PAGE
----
Guest Blogger: Phil Rispin, fly fisher, photographer & more, find Phil’s photography here

I have, throughout my life, been afflicted with myopia, that is, short sightedness. This was first discovered in my grade six year when my teacher, Mr. Bishop, and I did not get along. After one altercation, I was sent to take up residence at the back of the room, where presumably I would cause Mr. Bishop no more trouble. At the back of the room I was a little confused in that Mr. Bishop appeared to be writing in a deliberately faint sort of way on the chalk board making it hard to read. I can’t remember if it was falling grades or whether I complained to my mother about not being able to see the black board but I do remember going to the Hudson’s Bay store in down town Edmonton to get my first pair of glasses. I put these glasses on my face and the world changed. There were a number of posters on the walls of the office with images of beautiful women all wearing glasses of various styles and they all had wonderful smiles on their faces. I marveled at how clear and sharp each one of those pictures was and I wished I could take one or more of those pictures home with me and put them on my bedroom wall.

glassesI had a similar experience during a fly-fishing trip with my young family years ago. There was a time when I would rig up the rod at the tent or the car with whatever I had available in my meager supply of flies then run down to the stream and immediately begin to thrash the water. For me fly fishing was more of an athletic event than it was a contemplative sport. My father had taught me that if you don’t get a fish in the first couple of casts move on to another likely spot. I covered a lot of water and my tactics were most often unsuccessful and frequently frustrating because many of my fishing partners were catching fish. I never slowed down long enough to watch the water or my friends and to actually “see”.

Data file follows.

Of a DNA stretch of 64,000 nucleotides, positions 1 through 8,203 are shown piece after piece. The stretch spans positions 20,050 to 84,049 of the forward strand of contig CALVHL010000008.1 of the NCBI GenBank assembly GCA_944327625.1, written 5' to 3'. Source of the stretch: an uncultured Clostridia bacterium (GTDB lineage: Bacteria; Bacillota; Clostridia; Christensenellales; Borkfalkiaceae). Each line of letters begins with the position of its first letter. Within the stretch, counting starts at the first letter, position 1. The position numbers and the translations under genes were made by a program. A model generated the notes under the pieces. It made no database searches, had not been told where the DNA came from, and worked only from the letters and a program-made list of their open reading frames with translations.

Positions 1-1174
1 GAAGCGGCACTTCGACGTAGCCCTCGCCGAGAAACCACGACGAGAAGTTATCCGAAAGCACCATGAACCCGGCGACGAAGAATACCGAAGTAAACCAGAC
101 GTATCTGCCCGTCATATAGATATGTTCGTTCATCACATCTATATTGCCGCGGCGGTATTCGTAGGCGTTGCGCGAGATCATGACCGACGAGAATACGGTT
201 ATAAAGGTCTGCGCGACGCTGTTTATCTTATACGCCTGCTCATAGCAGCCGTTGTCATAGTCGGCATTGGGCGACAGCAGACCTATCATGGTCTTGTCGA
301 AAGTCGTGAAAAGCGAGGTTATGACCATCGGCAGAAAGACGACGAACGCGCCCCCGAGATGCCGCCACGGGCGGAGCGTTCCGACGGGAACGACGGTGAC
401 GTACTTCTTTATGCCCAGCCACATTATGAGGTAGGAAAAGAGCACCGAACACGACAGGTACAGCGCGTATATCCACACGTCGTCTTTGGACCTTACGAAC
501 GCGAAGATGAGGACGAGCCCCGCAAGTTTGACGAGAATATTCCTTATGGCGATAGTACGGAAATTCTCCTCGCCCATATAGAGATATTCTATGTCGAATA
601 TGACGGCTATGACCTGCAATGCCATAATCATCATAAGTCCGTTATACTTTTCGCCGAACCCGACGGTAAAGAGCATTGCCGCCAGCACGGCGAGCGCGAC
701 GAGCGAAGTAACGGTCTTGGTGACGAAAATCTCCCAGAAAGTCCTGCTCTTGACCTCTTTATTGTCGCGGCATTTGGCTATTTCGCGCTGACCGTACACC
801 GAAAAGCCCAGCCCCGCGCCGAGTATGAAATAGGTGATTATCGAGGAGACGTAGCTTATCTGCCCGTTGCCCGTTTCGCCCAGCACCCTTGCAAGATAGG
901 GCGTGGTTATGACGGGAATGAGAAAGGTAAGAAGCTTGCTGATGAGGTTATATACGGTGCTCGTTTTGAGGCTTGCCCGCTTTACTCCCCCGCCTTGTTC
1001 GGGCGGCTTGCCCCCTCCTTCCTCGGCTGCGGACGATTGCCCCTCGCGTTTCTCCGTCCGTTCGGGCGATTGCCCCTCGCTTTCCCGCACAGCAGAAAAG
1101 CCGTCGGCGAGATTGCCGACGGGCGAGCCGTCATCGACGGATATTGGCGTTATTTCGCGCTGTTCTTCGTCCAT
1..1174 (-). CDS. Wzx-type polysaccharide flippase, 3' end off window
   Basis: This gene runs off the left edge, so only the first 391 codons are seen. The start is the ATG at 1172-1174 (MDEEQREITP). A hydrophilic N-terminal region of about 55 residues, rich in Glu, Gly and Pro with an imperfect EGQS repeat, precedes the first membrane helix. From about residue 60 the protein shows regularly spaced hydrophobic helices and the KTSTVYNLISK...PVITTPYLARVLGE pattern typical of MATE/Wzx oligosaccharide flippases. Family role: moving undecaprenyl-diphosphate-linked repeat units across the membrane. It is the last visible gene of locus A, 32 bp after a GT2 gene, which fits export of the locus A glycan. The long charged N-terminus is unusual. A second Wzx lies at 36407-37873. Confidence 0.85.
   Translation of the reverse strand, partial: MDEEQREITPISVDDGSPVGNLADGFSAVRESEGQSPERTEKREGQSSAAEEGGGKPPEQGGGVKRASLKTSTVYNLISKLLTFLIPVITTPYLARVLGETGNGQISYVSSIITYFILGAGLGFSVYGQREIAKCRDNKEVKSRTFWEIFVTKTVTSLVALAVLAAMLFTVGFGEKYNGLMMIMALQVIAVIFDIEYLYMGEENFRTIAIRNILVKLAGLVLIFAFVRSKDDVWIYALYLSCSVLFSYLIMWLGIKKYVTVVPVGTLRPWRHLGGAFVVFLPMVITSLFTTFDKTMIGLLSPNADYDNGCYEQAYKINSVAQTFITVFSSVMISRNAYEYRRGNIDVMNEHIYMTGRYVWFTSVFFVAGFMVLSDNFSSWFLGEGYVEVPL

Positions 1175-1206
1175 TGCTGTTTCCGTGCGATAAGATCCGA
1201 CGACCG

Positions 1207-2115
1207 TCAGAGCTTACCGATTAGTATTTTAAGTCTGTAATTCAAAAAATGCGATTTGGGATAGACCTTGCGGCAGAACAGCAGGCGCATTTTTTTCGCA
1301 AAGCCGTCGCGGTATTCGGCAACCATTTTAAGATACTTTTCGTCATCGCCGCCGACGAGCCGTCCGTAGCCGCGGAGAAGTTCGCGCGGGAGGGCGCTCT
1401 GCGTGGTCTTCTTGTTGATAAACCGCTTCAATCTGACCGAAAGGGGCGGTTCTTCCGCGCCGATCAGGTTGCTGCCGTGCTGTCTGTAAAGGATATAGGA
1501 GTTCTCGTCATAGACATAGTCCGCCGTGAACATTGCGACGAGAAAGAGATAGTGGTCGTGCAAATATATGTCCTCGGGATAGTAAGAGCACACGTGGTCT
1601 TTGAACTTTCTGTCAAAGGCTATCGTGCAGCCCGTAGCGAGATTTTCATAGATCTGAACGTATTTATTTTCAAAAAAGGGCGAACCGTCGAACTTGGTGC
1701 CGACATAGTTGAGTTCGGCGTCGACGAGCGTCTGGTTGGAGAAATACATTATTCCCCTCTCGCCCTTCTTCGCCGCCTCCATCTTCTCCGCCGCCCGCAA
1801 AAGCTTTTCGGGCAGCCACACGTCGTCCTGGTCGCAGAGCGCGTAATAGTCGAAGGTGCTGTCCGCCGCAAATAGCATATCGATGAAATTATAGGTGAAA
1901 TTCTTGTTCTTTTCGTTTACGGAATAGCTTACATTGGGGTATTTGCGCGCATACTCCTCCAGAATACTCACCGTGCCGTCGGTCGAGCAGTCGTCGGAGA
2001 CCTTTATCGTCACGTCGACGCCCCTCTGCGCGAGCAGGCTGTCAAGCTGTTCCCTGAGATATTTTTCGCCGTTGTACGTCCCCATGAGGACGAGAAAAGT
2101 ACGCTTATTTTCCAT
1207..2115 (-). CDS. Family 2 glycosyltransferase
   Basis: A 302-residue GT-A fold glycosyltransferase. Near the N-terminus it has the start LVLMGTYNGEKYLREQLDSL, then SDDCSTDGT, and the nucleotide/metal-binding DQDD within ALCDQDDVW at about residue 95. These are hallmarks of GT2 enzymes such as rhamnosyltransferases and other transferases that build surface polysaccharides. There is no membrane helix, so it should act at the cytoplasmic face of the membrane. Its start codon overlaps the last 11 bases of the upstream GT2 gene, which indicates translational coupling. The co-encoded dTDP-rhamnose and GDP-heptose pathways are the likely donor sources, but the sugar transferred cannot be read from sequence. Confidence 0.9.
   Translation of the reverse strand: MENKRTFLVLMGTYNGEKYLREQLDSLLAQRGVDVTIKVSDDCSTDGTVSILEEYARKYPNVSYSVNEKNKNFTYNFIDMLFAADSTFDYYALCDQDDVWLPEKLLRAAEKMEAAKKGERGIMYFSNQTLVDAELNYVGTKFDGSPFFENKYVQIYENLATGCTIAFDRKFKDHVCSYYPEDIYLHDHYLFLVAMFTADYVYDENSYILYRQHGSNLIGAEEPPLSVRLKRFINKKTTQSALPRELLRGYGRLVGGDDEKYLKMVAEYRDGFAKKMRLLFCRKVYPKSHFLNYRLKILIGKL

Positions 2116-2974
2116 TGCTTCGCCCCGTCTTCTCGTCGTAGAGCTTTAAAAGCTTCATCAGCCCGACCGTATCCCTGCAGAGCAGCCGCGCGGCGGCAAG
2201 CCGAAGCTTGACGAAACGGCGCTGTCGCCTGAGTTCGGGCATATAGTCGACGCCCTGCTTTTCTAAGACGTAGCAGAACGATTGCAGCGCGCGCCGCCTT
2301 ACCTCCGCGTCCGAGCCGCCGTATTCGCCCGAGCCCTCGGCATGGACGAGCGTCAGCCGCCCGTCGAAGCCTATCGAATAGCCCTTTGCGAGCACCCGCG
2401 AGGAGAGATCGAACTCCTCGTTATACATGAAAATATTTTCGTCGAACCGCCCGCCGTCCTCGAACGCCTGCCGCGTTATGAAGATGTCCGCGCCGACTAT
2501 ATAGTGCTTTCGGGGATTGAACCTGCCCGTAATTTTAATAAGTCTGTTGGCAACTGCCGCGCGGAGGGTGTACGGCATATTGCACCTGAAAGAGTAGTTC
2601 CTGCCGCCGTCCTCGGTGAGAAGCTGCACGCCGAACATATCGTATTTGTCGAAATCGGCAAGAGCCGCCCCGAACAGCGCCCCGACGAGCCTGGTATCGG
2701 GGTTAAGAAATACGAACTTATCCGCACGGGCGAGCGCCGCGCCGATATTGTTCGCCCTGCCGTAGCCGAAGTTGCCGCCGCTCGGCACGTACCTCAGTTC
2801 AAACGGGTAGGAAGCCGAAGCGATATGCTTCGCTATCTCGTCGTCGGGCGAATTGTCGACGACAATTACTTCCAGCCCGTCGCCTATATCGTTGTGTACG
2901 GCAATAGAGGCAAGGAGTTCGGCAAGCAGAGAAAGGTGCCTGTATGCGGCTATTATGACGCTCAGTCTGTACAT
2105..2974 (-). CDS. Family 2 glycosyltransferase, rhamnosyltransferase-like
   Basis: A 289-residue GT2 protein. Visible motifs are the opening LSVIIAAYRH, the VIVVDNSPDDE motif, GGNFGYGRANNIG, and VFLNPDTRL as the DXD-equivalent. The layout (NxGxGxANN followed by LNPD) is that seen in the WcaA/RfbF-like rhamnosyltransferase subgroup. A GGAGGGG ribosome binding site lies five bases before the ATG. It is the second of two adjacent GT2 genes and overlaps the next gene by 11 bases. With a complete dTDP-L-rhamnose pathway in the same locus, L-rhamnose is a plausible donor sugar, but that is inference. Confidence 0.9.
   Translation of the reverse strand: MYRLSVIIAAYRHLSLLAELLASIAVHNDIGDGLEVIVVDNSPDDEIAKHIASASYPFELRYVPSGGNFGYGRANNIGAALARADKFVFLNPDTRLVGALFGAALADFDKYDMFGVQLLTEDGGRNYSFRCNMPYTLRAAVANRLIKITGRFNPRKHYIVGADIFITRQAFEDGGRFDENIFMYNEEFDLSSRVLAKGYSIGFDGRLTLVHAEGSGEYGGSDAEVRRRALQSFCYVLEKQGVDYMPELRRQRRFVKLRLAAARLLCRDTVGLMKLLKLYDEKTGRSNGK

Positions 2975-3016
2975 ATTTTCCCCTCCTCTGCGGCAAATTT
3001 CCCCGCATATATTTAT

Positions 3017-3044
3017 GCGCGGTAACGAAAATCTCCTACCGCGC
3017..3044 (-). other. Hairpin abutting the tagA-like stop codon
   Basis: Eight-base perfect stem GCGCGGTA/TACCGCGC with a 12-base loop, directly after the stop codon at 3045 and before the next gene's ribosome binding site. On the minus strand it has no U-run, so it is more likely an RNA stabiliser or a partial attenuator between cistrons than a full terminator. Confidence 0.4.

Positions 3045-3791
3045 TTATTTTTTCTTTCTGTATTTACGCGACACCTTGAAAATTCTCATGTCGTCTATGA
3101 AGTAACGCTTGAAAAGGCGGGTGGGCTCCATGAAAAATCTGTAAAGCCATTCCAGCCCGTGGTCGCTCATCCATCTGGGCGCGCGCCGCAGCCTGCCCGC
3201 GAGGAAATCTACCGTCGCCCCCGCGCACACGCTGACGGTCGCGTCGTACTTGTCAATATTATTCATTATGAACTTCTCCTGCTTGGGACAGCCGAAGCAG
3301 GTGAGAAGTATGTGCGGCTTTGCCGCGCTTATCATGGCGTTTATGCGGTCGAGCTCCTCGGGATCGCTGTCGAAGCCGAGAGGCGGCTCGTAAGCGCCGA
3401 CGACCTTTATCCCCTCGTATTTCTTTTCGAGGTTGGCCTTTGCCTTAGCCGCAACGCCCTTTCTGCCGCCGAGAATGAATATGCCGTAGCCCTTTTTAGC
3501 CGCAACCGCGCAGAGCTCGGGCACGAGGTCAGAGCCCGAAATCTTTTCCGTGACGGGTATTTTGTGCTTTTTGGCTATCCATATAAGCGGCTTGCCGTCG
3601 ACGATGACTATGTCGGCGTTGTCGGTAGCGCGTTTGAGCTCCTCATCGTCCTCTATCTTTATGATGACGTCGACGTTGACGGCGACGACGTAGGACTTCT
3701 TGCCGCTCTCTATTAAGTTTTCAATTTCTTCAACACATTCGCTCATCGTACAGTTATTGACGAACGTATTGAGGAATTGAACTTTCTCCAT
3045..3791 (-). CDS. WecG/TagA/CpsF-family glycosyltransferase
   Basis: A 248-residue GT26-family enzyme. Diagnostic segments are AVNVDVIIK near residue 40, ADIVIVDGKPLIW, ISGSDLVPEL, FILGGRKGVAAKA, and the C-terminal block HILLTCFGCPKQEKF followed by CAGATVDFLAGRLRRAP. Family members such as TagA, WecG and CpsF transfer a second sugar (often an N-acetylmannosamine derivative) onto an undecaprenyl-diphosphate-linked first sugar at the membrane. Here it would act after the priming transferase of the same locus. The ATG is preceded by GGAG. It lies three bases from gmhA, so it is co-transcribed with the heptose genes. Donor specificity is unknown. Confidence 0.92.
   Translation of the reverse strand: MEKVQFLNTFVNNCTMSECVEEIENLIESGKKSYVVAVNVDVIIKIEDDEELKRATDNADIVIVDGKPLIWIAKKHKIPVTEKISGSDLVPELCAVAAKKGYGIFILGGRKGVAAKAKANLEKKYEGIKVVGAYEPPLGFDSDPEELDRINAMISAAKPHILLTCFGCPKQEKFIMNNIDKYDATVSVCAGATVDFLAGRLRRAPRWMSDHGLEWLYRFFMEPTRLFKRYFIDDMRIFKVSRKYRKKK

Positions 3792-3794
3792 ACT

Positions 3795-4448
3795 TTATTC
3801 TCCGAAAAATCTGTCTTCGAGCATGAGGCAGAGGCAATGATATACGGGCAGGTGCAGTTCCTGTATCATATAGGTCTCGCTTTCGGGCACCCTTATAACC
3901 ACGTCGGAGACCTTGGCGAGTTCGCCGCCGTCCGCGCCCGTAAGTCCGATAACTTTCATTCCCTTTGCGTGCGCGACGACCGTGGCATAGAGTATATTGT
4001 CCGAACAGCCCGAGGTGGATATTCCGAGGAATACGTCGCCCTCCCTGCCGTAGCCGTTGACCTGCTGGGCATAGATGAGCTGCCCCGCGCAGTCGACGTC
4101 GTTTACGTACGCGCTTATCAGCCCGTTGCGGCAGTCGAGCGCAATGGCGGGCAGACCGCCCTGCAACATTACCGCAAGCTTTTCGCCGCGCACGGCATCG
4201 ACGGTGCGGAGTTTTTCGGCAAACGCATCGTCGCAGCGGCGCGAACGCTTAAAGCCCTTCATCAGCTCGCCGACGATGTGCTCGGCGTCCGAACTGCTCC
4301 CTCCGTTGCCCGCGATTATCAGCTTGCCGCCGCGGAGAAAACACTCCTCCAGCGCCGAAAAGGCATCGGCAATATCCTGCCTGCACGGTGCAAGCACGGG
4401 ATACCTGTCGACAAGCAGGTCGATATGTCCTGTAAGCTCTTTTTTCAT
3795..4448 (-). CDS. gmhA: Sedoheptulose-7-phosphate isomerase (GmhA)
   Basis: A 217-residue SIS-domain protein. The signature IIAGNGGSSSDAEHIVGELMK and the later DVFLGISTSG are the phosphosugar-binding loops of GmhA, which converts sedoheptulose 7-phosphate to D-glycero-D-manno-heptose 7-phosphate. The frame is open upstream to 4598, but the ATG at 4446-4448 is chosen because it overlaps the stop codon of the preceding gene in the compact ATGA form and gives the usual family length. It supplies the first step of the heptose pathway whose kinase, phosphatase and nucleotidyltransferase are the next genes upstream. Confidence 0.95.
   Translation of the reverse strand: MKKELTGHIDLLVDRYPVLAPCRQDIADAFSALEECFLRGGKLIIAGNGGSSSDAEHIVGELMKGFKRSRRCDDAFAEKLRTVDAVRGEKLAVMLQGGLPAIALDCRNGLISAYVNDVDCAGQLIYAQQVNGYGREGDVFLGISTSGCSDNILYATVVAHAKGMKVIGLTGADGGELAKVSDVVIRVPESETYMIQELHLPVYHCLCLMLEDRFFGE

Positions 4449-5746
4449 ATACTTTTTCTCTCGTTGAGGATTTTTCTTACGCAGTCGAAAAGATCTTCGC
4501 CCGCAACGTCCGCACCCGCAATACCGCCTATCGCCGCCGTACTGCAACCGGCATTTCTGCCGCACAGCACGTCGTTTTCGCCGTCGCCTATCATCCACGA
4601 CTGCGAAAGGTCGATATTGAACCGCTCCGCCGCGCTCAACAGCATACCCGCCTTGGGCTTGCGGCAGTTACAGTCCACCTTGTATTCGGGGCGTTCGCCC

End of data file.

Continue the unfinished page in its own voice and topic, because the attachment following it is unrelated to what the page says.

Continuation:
It wasn’t until I read a book published by Nick Lyons Books called “Reading Trout Streams” that I began to understand the folly of my methods. Another book published by Nick Lyons Books “In The Ring Of The Rise” taught me more about using my eyes to see what was going on. This information came to me after a bit of a hiatus from fishing.

I had fished all through my growing up years with my Dad and then during my undergraduate degree at the University of Calgary with my coach but had stopped when I moved to Pennsylvania for graduate school. My lack of success as a fly fisherman combined with the many other things that were on my plate at the time made it easy to leave fishing behind. However after I was married and started having a family my wife and I took our children on canoe camping trips into the Northern Saskatchewan wilderness where there were all kinds of fish to be caught and my interest was revived. Initially I purchased a spin casting rod and caught Jack Fish and Pickerel but in the back of my mind these were second class fish and a spin casting rod was a second class rod, neither of which could be compared with the fish or the fly rods found on trout streams on the east slopes of the Rockies in my home province of Alberta. I guess that I was a fly fishing snob even before I knew there was such a thing.